45. Report Main Ideas The main recommendation is up front with

    each key idea summarised to form the basis of each major section After examining the market and financial implications, Jarratt Consulting do not recommend investment in a new Benzene plant in South Wales for the following reasons: Main Idea Idea 1 • Whilst there has been increasing demand at 3% per year there is oversupply in the marketplace and refineries that produce Benzene as a by-product are being shut down. • Exposure to Benzene is hazardous and as a result some products are looking to replace it as a component of manufacture which is holding back growth. Idea 1 by-product are being shut down. • The cost of Benzene production in South Wales would not be competitive against global producers in Asia and the Middle East. Idea 2 Idea 3 45
  46. Executive Summary Introduction (Summary) Situation Complication Question and/or Answer Main

    Point Point 1 Point 2 Point 2 Report Structure A report will follow the same structure with an Executive Summary providing senior management communication Same structure as a presentation Sections will form chapters Point 2 Introduction Situation Complication Question and/or Answer Key message 1 Key message 2 Key message 3 Chapter – Key Message 1 Chapter – Key Message 2 Chapter – Key Message 3 Summary Executive Summary to understand the implications 46
  47. Email Structure The same pyramid approach can be used to

    structure emails and clearly communicate the message From: Fred Bloggs To: Joe Smith Subject: Application Hardware Upgrade Required Hi Joe, Performance has always been something we monitor for the application to ensure we do not reach the limits of the systems. Situation Over the past month there has been a 20% growth in traffic in the application. We needed to know when we might read the limits of the underlying system and found that we have a further six months of capacity. We looked at the options and recommend a full replacement of the current system with new computer systems. The options we looked at were: 1. Increasing memory and disk for a cost of $200k would only give us another six months of capacity and the underlying hardware would be at it’s natural end of life. 2. Full replacement of the hardware at a cost of $500k which would give us two years of additional capacity with the option to add an additional two years of capacity. Please could you review the attached report and confirm our recommendation. Complication Question & Answer Main Point Point 1 Point 2 47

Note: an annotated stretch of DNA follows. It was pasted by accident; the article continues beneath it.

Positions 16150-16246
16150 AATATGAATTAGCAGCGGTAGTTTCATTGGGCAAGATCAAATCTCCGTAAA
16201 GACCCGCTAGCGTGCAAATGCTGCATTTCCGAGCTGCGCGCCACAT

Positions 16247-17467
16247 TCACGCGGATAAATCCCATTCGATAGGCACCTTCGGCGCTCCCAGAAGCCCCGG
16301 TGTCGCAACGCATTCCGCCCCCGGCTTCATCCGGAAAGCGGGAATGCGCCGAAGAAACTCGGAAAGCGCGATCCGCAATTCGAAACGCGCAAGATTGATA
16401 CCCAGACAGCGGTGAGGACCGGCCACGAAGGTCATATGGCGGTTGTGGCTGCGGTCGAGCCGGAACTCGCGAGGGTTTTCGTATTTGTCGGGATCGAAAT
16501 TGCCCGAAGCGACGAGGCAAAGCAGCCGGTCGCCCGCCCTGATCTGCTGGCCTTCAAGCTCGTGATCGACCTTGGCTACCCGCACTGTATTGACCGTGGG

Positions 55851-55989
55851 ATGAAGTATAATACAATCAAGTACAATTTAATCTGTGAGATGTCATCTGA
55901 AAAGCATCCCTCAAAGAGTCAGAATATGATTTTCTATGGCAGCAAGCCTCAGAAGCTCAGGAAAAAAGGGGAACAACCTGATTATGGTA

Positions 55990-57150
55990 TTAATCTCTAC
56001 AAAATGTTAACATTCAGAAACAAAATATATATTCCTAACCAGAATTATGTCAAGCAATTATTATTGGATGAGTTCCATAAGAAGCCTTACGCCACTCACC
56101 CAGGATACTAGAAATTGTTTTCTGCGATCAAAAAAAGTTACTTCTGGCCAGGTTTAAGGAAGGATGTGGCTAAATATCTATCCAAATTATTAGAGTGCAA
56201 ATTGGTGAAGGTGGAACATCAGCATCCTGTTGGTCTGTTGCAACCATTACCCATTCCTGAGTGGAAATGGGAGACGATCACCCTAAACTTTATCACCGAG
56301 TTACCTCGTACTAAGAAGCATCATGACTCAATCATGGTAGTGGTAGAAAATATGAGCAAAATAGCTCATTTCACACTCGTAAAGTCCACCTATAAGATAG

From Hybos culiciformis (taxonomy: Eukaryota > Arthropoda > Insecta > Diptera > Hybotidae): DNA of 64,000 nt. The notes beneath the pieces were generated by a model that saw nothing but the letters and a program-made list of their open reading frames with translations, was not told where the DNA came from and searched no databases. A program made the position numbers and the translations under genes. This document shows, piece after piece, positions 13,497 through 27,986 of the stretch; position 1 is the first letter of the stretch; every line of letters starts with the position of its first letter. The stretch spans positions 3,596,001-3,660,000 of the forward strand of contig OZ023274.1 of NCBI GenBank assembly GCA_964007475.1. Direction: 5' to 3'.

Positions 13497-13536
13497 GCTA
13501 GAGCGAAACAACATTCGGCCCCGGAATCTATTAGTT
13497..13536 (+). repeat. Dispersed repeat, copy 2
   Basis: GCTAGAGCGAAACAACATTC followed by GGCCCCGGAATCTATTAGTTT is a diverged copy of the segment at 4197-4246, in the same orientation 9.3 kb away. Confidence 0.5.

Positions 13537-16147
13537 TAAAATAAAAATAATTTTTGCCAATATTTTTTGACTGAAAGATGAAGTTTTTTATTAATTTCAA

48. Clearly communicate using a logic The Pyramid Principle is proven

    It will take practice and extra effort But it will improve productivity Summary Use the proven approach for structuring presentations will take effort but will result in improved productivity 48 Present Using Logic Frame It Introduce It Structure It Question It Describe It Reuse It
  49. References Chevallier, Arnaud (2012) Use logic to think and communicate

    effectively [online]. Published by: slideshare.com. Available from http://www.slideshare.net/achevallier/use-logic-to-think- and-communicate-effectively [Accessed 6 January 2013] Chevallier, Arnaud (2012) Powerful problem solving: Ideas to become outstanding problem solvers [online]. Published by: Powerful Problem Solving. http://powerful-problem- solving.com/use-logic [Accessed 6 January 2013] IBM (2012). Fast track to the future: The 2012 IBM Tech Trends Report [online]. Published by: IBM Corporation. Available from https://www.ibm.com/developerworks/mydeveloperworks/blogs/techtrends/?lang=en References and Tools https://www.ibm.com/developerworks/mydeveloperworks/blogs/techtrends/?lang=en [Accessed 6 January 2013] Minto, Barbara (2002) The Pyramid Principle: Logic in Writing and Thinking 3rd ed. ISBN: 0- 273-65903-0. Essex: Pearson Education Limited Minto, Barbara (2012) The Minto Pyramid Principle: Logic in Writing, Thinking and Problem Solving ISBN: 0-09601910-3-8 Zelazny, Gene (2006) Say It with Presentations: How to Design and Deliver Successful Business Presentations ISBN: 0-07-147289-4 Tools Freemind – http://freemind.sourceforge.net Free Xmind - http://sourceforge.net/projects/xmind3/ 49
  50. Part One: Logic in Writing Why a Pyramid Structure? The

    Substructures with the Pyramid How to Build a Pyramid Structure Fine Points of Introductions Deduction and Induction: The Difference Logic in Problem Solving Defining the Problem Structuring the Analysis of the Problem Logic in Presentation Reflecting the Pyramid on the Page Reflecting the Pyramid on a Screen The Minto Pyramid Principle Logic in Writing, Thinking and Problem Solving Barbara Minto ISBN 0-9601910-3-8 Difference Part Two: Logic in Thinking Imposing Logical Order Summarising Grouped Ideas Reflecting the Pyramid on a Screen Reflecting the Pyramid in Prose Appendix A: Problem Solving in Structureless Situations Appendix B: Examples of Introductory Structures Appendix C: Summary of Key Points Mentioned in the Text http://www.barbaraminto.com/ 50